The Official Liquidator of Fund Management Companies, the Registrar-General has started paying off the bailout funds of the first batch of investors.
This comes after the successful validation of claims and the completion of creditor meetings of the Registrar-General with investors of the first 20 Fund Management Companies.
This was contained in a document signed by the Registrar General, Jemima Oware.
“These investors were clients of the 20 Fund Management Companies for which Liquidation Orders have been obtained and gazetted by the Official Liquidator, and whose claims were also validated by PWC, External Auditors of the Official Liquidator,” the statement read.
According to the statement, all 170 investors who had submitted redemption requests by on Wednesday October 7, 2020 make up the first installment of beneficiaries.
Mrs Jemima Oware noted that the process will continue as long as the court grants the winding up orders and the claims of the creditors are validated.
Meanwhile, the all investors who have gone through validation and have received their unique Claim I.D.’s are advised to visit bailoutapp.rgd.gov.gh to go through the account set up.
This is because the application on the www.rqd.qov.qh website is also down as a result of a temporary technical challenge at National Information Technology Authority (NlTA).
The establishment of the Fund paves way for claims of over 2,850 investors amounting to ¢563.65 million to be accessed.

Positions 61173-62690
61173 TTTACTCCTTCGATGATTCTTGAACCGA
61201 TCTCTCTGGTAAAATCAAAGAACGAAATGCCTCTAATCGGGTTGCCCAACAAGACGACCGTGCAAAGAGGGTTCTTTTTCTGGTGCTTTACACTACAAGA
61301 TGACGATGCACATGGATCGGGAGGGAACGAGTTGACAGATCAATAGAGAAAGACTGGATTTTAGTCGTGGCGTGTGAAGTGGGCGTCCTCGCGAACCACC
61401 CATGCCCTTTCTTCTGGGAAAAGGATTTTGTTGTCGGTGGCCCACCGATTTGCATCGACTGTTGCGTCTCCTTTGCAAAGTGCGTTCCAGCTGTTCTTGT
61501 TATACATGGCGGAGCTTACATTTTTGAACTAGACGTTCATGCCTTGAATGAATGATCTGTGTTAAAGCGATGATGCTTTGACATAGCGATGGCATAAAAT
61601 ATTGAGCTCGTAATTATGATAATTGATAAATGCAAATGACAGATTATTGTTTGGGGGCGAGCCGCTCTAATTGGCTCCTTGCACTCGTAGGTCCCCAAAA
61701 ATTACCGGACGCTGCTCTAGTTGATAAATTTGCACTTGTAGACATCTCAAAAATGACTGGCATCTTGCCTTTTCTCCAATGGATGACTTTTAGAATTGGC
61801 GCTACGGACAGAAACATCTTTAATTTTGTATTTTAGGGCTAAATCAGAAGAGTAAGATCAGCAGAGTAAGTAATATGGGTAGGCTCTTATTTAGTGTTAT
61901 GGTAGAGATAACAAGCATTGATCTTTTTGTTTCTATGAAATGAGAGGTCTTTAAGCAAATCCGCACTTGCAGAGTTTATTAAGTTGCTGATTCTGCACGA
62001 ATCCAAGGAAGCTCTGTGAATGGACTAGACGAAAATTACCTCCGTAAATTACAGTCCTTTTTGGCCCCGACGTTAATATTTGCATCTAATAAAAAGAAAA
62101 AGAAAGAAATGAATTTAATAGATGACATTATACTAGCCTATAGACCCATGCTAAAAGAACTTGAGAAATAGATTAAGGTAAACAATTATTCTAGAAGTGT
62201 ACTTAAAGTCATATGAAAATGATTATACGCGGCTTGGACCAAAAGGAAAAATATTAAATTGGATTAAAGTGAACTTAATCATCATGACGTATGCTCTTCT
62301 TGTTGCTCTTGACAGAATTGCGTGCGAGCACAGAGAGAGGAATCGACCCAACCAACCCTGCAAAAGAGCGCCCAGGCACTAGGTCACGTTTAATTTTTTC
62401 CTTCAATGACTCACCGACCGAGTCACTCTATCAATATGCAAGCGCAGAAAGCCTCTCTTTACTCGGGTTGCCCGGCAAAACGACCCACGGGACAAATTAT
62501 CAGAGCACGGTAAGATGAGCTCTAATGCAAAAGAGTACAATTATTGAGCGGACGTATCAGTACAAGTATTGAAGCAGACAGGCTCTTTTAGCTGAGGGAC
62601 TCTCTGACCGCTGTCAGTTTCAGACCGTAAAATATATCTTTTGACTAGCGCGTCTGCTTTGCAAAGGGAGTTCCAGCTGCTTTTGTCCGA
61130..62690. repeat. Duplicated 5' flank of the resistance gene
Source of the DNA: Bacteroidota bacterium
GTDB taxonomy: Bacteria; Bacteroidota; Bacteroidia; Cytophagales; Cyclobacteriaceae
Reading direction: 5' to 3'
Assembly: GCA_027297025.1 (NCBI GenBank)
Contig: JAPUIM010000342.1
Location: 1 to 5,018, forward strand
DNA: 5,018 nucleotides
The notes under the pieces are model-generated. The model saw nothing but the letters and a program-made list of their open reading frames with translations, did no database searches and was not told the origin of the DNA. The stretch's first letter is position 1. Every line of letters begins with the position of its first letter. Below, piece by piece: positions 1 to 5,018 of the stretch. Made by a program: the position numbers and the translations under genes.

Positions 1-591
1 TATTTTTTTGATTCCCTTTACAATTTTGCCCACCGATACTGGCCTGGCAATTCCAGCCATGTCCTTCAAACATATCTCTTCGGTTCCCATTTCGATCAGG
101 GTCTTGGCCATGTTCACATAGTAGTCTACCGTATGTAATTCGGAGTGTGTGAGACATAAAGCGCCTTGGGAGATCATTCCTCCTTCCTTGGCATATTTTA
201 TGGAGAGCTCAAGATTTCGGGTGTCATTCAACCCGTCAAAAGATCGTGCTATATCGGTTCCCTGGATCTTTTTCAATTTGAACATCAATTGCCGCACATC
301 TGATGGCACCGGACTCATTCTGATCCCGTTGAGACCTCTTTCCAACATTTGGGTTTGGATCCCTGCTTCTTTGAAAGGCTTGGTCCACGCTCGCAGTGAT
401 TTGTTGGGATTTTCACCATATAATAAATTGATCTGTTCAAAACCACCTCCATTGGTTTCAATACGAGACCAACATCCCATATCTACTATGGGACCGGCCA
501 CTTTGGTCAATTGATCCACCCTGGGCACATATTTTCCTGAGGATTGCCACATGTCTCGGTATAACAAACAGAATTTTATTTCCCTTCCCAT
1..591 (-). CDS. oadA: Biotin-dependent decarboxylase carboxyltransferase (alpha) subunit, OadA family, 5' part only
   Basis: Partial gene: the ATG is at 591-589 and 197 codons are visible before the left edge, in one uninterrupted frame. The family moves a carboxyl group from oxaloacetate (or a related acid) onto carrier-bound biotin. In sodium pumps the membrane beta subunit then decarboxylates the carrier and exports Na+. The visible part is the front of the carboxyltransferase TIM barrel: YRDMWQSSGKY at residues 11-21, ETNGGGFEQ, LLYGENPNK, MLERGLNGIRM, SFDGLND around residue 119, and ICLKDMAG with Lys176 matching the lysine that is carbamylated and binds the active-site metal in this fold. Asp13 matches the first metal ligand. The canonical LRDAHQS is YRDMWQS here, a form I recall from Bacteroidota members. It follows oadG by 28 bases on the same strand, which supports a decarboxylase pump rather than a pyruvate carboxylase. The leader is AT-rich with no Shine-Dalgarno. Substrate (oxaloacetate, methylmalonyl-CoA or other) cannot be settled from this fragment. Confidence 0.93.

These payments are under government’s bailout package for customers of liquidated Fund Management Companies who choose to accept this option2
The bailout program is being implemented via a special purpose entity, the Amalgamated Mutual Fund Plc (The AM Fund) which was established and managed by GCB Capital Limited.
The Securities and Exchange Commission in November 2019 revoked the licenses of 53 fund management firms for not operating in conformity with the industry’s best practices and standards, among others.
This came at a time where some fund management firms were struggling to settle their investors’ claims due to liquidity challenges.
The SEC began discussions with the government to find an appropriate bailout programme for the investors whose funds were locked-up.
The Registrar General was subsequently appointed as the Official Liquidator of the defunct Fund Management Companies.
Later, some of the liquidated firms sought to challenge the process established by the SEC.